< BACK ...surrounded by space debris, which Creasy had collected looking for gold mines in Western Australia. “Who else has that? And it's probably worth a fortune.”
“We were looking at different things at the time, and I regret not staying in touch with him.”
On balance, however, O'Keeffe had the sentiment of a brick. He'd probe for weaknesses, put people on the back foot and wouldn't lose sleep about leaving the other guy empty-handed. He was also meritocratic, so when people fought back, O'Keeffe responded. “If it works, it was my idea,” was his basic approach to teamwork. Unsurprisingly he was surrounded by people who felt the same. “I'm a Darwinist,” one colleague says. “But sometimes its best to work in a team.”
To survive and thrive at Glencore, “you need to go fifteen rounds,” another colleague said, “unless you have a strategy to take out the other guy after round five.” I put the idea to O'Keeffe and he laughed. “If the boiler-boy has an idea, I want him to be heard. If I hear he wasn't heard, I'll be pissed off. It's about creating that culture, but you don't go too far the other way, because it's a false smile.”
O'Keeffe's key meetings in Montreal were all held in Ferrera, a Portuguese restaurant under his apartment block, or in the Ritz, one block up. The bars, the jet lag, the atmosphere of ever-bigger deals just around the corner, hanging out with O'Keeffe was intense. People would come and go and some, like myself, would burn up quickly, like a very small rock crashing into the atmosphere, as the meteorite tore on.
I was suddenly up to my eyeballs with an Irish-Australian who was hellbent on building a multi-billion dollar operation in the next two to three years, with a staff of approximately five. No one was too sure which country they'd be in at the end of the week. There was no distinction between work and time off. There was no time
off. The ball was always rolling. One of O'Keeffe's lieutenants described it as a process of continually “marching on to new projects.”
After a week of sitting in restaurants and bars, I walk up one of Montreal's steeper streets, to get a new view of the city. The street ends in a park, with dead grass and granite buildings. Seagulls were stomping about in the mud, with domed heads and thick necks. “Michael's so bloody resilient,” one friend of his says. “Once he's made it up in his mind, he'd die in a ditch just to get it done.”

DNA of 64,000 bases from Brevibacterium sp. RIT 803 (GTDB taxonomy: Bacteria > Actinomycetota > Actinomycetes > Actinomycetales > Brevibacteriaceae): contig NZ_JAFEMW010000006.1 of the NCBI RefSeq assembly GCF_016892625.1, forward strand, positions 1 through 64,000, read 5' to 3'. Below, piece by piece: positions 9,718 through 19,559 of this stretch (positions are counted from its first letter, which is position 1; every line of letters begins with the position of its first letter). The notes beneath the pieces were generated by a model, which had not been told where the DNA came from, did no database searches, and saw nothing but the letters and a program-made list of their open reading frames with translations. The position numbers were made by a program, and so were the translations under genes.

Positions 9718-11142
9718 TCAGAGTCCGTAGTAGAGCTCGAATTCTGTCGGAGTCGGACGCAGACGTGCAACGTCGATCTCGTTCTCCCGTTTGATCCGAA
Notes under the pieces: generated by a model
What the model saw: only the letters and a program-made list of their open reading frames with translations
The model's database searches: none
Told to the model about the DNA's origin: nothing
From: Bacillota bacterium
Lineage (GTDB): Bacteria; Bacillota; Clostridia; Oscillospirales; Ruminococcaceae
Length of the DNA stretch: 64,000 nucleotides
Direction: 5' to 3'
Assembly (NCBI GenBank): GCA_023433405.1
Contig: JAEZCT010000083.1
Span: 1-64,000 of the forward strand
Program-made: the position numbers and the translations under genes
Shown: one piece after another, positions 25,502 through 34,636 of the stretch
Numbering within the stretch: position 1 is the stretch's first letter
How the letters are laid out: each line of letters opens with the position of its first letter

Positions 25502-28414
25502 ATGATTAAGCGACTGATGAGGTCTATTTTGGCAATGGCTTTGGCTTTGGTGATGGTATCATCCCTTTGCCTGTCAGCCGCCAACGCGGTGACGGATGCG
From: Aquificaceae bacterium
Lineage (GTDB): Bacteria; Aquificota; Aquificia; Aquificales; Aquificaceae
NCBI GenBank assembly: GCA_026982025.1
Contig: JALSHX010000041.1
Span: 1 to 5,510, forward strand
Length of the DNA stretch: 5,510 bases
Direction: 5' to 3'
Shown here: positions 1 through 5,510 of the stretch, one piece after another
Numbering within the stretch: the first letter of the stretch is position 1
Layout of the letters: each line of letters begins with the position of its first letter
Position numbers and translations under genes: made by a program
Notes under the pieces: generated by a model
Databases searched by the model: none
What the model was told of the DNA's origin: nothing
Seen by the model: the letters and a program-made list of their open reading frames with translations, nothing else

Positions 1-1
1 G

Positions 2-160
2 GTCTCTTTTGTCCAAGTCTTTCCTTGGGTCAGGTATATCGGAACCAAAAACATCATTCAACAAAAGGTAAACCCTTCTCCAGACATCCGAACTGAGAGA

“There was no-one else interested in iron ore projects and he's got a project that's ready to switch on. This isn't someone from BHP's executive programme. He's a tradesman who has worked himself up, paid his way through university... ” Did O'Keeffe set out to make a load of money? “We had nothing growing up.”
On the last day, O'Keeffe wanders into the hotel to watch Spieth, a racehorse he owns in Australia, run in the Darley Classic, a short sprint for Australia's fastest horses. The prize money is a million dollars. Spieth, a four-year-old chestnut, is the youngest colt in the race, having won his four previous races on the trot. “Under no illusion as to enormity of task tomorrow,” Spieth's 30-year-old trainer tweeted the night before.
Spieth settles at the back of the field, letting the leaders set the pace. 400 metres from the line, his jockey lets him go. He is blocked by other horses, then sandwiched in, but blasts through, bolting from the back to the front. At the post, he is beaten by a nose. On camera, his trainer bursts into tears. “I just don't get these opportunities. It's only my second season training. I'm so proud of him. He's a real high quality colt. He'll have his day in the sun.”
O'Keeffe's mind quickly flicks back to mining deals. “People say, hey, what a great deal you did in Mozambique. Well wait till you see this one.”